Sweden’s right-wing parties pulled out of a budget deal with the ruling Social Democrats on Friday, depriving Prime Minister Stefan Löfven of a majority and raising the specter of early elections.
Christian Democrat members, whose party is the smallest in the opposition Alliance, voted at a conference on Friday to abandon the pact with Löfven. The other conservative parties that most recently ruled Sweden from 2006 to 2014 followed suit this weekend.
They had propped up Löfven’s minority government since late last year when it failed to enact a budget of its own.
But many right-wing voters were dissatisfied that their leaders supported a government that is rolling back liberal economic reforms their parties previously enacted.
“We don’t accept that a left-wing, socialist policy is pushed through the Swedish parliament even though it lacks support,” said Anders Andersson, a Christian Democrat party official who argued for ending the accord at the conference on Friday.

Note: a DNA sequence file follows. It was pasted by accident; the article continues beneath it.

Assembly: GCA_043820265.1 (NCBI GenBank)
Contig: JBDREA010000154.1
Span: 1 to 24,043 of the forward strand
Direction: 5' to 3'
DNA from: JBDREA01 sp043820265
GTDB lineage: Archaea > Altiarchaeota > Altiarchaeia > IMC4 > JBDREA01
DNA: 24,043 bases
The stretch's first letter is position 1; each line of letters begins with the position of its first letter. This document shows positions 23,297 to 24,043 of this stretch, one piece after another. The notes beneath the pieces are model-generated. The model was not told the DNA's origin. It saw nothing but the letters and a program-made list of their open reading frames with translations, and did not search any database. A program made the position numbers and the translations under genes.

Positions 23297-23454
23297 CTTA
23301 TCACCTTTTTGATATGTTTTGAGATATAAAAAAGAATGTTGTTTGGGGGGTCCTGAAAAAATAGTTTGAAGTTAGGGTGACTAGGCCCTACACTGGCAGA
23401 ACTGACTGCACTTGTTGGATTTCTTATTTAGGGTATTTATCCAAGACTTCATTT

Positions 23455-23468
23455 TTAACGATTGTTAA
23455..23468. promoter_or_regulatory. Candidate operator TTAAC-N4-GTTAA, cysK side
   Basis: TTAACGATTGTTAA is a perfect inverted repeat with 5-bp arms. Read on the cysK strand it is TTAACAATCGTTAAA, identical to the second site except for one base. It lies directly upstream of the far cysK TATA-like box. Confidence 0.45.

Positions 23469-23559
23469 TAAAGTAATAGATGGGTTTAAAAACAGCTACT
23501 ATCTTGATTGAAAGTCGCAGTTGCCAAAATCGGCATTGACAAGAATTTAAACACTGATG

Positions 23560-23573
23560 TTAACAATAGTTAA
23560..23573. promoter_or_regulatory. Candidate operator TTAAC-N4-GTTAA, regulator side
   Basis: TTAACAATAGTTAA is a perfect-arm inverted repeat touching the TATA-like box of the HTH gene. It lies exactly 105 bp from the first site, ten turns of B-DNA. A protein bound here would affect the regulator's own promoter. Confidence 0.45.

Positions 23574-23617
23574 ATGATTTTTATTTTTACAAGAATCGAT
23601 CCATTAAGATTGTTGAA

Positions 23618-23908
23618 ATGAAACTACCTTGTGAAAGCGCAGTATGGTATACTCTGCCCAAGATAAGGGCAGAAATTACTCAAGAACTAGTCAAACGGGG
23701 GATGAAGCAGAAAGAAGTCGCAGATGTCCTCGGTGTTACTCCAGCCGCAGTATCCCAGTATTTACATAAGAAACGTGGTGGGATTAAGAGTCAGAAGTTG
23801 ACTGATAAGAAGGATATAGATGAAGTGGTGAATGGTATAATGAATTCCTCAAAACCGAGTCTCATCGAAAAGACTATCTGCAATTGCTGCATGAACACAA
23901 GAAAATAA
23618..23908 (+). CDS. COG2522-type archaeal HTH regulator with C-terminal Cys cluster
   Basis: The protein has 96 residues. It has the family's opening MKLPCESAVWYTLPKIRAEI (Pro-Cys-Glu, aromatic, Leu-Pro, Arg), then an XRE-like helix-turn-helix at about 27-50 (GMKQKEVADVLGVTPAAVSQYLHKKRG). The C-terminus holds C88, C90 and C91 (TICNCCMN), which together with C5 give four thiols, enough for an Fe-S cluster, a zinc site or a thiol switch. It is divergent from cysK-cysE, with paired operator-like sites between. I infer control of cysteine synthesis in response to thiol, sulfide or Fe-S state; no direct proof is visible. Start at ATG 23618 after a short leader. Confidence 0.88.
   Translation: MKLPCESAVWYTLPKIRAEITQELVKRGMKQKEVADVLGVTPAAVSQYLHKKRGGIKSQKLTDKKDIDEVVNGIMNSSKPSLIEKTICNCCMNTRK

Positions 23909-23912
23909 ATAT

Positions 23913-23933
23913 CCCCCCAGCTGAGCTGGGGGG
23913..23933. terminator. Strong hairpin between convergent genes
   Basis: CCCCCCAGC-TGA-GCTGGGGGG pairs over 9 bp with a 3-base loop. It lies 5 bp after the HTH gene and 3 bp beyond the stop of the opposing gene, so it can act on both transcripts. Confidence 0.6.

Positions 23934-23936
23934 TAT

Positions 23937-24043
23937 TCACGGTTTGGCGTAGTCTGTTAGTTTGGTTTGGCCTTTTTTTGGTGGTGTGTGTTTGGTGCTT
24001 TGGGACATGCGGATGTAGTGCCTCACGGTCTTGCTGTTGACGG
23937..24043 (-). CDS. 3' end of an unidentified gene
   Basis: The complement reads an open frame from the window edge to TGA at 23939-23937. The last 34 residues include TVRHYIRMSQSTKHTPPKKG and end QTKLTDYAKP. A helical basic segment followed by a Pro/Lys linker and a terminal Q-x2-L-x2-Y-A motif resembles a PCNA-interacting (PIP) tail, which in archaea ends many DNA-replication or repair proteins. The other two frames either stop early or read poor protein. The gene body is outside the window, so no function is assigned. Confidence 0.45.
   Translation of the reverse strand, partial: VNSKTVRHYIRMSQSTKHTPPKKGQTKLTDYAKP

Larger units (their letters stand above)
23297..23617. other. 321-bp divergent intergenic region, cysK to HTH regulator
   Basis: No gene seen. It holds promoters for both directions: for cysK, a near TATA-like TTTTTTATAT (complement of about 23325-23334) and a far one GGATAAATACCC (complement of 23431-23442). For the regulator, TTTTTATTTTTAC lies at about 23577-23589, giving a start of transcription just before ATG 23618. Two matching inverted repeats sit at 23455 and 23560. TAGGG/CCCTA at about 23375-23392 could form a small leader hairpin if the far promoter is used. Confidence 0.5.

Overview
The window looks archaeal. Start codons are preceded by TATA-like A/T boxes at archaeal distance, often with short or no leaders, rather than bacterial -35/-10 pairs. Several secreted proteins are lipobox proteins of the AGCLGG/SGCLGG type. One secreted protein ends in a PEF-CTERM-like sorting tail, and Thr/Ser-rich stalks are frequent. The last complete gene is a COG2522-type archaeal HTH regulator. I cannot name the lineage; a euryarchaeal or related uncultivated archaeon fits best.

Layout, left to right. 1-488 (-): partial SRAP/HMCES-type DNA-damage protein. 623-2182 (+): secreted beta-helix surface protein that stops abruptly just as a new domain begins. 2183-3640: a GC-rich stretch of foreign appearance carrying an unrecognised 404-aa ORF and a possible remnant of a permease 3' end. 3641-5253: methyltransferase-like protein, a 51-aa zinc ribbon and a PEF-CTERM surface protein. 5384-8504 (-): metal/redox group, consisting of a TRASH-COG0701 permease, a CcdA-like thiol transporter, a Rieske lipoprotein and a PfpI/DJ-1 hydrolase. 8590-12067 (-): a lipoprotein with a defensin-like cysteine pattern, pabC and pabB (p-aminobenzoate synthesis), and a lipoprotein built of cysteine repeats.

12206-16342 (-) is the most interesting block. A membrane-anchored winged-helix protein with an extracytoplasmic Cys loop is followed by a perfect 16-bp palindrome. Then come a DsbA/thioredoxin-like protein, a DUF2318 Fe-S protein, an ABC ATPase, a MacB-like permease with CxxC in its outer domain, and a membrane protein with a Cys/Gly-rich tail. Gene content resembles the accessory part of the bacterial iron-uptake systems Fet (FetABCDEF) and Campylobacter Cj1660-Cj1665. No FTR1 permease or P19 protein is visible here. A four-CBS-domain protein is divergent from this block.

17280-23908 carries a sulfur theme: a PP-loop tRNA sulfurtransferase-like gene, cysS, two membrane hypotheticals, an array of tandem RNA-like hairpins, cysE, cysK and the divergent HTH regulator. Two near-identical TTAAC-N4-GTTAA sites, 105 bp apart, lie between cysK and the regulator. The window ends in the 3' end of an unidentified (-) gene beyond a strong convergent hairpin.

Neither the ruling left nor the four Alliance parties have a majority. The nationalist Sweden Democrats hold the balance of power in parliament but they are shunned by the mainstream parties because of their anti-immigration views.
The Alliance would have to team up with the Sweden Democrats to force Löfven out of office. But if he can’t find a working majority, he is more likely to call an election.
Polls suggest snap elections — which are rare in Sweden — would do little to change the composition of parliament.
With Sweden expecting a record number of asylum seekers this year, the nationalists are the only ones adamantly opposed to letting in more immigrants. Their popularity has steadily risen as a result. One poll in August even had them as the largest party.